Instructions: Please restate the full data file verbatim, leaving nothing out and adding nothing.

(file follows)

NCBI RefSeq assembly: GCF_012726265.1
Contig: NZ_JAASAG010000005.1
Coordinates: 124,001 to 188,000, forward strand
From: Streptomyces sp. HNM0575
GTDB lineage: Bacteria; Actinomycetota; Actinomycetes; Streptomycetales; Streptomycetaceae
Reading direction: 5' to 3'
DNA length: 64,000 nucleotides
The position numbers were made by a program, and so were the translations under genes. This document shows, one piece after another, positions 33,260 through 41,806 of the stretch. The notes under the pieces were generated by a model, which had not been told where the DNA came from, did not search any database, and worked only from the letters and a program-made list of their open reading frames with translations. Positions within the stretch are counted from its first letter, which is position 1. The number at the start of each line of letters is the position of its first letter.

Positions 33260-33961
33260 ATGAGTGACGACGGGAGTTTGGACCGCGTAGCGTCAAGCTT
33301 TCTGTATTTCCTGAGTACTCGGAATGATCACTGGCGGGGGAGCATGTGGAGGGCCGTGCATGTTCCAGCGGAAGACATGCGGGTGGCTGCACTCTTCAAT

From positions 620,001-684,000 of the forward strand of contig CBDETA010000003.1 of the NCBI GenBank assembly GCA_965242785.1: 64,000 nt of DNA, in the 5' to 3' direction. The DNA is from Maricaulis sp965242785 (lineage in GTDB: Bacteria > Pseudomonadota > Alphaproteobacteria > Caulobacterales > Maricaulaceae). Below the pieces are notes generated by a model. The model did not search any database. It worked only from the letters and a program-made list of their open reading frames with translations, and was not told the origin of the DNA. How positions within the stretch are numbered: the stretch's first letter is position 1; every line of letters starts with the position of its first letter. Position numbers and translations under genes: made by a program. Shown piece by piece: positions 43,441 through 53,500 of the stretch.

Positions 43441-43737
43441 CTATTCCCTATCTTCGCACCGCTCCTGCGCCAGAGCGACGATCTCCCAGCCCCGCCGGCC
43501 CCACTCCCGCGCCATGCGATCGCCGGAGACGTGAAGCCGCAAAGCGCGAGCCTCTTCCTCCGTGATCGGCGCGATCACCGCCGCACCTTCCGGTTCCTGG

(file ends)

NCBI RefSeq assembly: GCF_012726265.1
Contig: NZ_JAASAG010000005.1
Coordinates: 124,001 to 188,000, forward strand
From: Streptomyces sp. HNM0575
GTDB lineage: Bacteria; Actinomycetota; Actinomycetes; Streptomycetales; Streptomycetaceae
Reading direction: 5' to 3'
DNA length: 64,000 nucleotides
The position numbers were made by a program, and so were the translations under genes. This document shows, one piece after another, positions 33,260 through 41,806 of the stretch. The notes under the pieces were generated by a model, which had not been told where the DNA came from, did not search any database, and worked only from the letters and a program-made list of their open reading frames with translations. Positions within the stretch are counted from its first letter, which is position 1. The number at the start of each line of letters is the position of its first letter.

Positions 33260-33961
33260 ATGAGTGACGACGGGAGTTTGGACCGCGTAGCGTCAAGCTT
33301 TCTGTATTTCCTGAGTACTCGGAATGATCACTGGCGGGGGAGCATGTGGAGGGCCGTGCATGTTCCAGCGGAAGACATGCGGGTGGCTGCACTCTTCAAT

From positions 620,001-684,000 of the forward strand of contig CBDETA010000003.1 of the NCBI GenBank assembly GCA_965242785.1: 64,000 nt of DNA, in the 5' to 3' direction. The DNA is from Maricaulis sp965242785 (lineage in GTDB: Bacteria > Pseudomonadota > Alphaproteobacteria > Caulobacterales > Maricaulaceae). Below the pieces are notes generated by a model. The model did not search any database. It worked only from the letters and a program-made list of their open reading frames with translations, and was not told the origin of the DNA. How positions within the stretch are numbered: the stretch's first letter is position 1; every line of letters starts with the position of its first letter. Position numbers and translations under genes: made by a program. Shown piece by piece: positions 43,441 through 53,500 of the stretch.

Positions 43441-43737
43441 CTATTCCCTATCTTCGCACCGCTCCTGCGCCAGAGCGACGATCTCCCAGCCCCGCCGGCC
43501 CCACTCCCGCGCCATGCGATCGCCGGAGACGTGAAGCCGCAAAGCGCGAGCCTCTTCCTCCGTGATCGGCGCGATCACCGCCGCACCTTCCGGTTCCTGG